This treatment is approved for multiple myeloma that has relapsed or that hasn’t responded to at least four other therapies. Two CAR T-cell therapies are approved for multiple myeloma:

  • ciltacabtagene autoleucel (Carvykti)
  • idecabtagene vicleucel (Abecma)

CAR T-cell therapy can cause side effects such as:

  • chills
  • cough
  • cytokine release syndrome (an immune system reaction that causes body-wide inflammation)
  • diarrhea
  • fever
  • hypogammaglobulinemia (a drop in antibodies that protect against germs)
  • infections
  • low blood cell counts
  • muscle and bone pain
  • nausea
  • tiredness

Every medication that’s approved for multiple myeloma had to go through a clinical trial. These studies test the safety and effectiveness of new medications and drug combinations.

Joining a clinical trial could give you access to a promising new multiple myeloma treatment. An experimental drug might be an option if your cancer hasn’t responded to many approved treatments. If you’re interested in participating in a trial, ask the doctor who treats your multiple myeloma or search for one in your area.

Below are some of the most common questions about relapsed multiple myeloma treatments.

What are the treatments for early relapsed multiple myeloma?

Often, treatment combines medications from three groups: proteasome inhibitors, immunomodulating drugs, and monoclonal antibodies.

If you have certain gene changes that make your multiple myeloma high risk, it’s important to get a treatment that works quickly.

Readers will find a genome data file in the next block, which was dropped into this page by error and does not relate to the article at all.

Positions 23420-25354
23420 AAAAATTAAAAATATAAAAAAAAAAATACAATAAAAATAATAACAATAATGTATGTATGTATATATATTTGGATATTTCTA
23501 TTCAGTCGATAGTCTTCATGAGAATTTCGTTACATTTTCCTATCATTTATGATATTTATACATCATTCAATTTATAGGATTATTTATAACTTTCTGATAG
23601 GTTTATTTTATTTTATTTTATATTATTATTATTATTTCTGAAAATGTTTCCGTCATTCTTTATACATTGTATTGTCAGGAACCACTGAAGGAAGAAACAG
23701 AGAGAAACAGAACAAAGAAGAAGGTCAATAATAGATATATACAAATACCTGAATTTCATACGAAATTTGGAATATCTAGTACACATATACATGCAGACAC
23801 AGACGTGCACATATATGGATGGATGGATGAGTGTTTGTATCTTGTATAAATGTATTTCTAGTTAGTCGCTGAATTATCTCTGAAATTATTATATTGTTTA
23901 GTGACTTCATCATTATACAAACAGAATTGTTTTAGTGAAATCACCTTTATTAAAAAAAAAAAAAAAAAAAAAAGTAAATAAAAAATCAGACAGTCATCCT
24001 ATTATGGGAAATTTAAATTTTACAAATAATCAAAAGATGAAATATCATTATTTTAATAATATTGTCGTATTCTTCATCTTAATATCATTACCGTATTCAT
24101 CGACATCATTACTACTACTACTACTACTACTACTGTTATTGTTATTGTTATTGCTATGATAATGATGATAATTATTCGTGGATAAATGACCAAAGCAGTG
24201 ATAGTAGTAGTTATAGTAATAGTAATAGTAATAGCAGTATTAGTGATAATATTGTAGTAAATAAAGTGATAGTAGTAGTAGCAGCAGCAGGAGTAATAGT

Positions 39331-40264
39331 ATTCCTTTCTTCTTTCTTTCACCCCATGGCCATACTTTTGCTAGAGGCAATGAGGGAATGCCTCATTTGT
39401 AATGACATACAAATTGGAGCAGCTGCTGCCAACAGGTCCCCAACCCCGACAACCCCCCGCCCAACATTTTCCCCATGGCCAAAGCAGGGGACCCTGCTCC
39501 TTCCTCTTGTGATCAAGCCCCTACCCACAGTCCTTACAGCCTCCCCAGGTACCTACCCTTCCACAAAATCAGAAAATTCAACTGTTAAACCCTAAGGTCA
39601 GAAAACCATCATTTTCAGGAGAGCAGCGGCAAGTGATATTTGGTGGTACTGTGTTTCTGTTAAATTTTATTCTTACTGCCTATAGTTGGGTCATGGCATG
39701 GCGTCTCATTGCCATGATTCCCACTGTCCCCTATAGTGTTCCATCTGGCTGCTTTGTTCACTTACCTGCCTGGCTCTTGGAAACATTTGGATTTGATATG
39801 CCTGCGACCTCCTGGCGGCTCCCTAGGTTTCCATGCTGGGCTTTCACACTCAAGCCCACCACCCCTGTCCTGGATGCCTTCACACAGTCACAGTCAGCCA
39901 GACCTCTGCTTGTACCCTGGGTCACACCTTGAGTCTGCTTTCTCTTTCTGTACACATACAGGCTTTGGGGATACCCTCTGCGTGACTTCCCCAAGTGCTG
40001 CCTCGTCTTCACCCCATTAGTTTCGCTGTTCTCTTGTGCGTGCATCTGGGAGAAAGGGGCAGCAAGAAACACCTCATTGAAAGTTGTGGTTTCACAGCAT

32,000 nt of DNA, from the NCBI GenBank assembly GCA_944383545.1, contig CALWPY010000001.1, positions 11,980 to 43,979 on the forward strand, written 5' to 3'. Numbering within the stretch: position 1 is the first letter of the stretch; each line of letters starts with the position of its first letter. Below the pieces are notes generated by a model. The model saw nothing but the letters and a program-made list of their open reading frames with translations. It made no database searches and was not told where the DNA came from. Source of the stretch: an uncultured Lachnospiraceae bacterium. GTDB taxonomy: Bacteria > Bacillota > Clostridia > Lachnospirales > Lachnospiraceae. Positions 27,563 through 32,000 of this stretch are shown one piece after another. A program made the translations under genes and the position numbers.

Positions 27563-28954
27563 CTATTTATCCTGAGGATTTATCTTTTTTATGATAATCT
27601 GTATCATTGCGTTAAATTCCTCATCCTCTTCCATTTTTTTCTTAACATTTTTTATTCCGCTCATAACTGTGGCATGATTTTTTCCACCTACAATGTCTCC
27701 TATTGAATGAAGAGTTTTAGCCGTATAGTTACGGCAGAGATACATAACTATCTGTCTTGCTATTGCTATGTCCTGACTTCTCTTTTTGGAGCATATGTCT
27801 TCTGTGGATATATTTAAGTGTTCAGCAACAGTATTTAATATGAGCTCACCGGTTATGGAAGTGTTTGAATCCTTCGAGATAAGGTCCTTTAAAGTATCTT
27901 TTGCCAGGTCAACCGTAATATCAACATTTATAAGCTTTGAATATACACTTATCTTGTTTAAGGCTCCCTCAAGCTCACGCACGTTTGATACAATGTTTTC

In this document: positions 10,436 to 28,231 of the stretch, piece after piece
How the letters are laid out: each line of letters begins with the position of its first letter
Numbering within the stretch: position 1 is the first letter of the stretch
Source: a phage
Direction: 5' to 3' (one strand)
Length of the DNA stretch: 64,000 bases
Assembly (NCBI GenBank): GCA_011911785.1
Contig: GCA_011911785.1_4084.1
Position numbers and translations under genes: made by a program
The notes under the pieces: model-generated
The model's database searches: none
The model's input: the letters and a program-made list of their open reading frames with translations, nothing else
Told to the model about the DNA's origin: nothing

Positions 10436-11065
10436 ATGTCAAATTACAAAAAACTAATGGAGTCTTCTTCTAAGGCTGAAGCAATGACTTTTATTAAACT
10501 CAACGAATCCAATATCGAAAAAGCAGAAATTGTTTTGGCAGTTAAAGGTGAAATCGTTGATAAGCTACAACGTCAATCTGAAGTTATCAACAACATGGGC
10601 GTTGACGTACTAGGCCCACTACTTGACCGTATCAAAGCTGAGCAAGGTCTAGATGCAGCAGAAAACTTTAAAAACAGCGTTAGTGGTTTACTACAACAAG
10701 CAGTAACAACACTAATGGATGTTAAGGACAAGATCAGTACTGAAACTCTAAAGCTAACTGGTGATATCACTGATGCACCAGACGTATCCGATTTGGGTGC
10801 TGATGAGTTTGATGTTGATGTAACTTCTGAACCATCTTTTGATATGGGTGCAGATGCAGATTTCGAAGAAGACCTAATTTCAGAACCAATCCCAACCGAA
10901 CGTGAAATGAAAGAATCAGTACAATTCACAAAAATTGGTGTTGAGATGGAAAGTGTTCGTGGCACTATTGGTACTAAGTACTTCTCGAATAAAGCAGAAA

What is the best treatment for relapsed multiple myeloma?

The best treatment is different for each person. Your myeloma specialist will find the right treatment for you based on your health, what treatments you had before, and how well they worked.

You may get the same treatment as you did when you were first diagnosed or different medications.

What is the outlook for relapsed refractory multiple myeloma?

Your outlook depends on the cancer stage, how aggressive the cancer is, and how well you respond to treatment. In general, the outlook is worse for relapsed or refractory multiple myeloma.

However, many new therapies are improving the outlook for hard-to-treat multiple myeloma.

Most people with multiple myeloma experience periods of remission followed by relapse. There are a number of treatment options for multiple myeloma that has come back, including medications or combinations of medications, CAR T-cell therapy, stem cell therapy, and clinical trials.

The type of treatment you’ll have depends on factors such as how many relapses you’ve had, which treatments you’ve tried, and how you’ve responded to previous treatments. Talk with your doctor about your treatment options, how they work, and what side effects they may cause.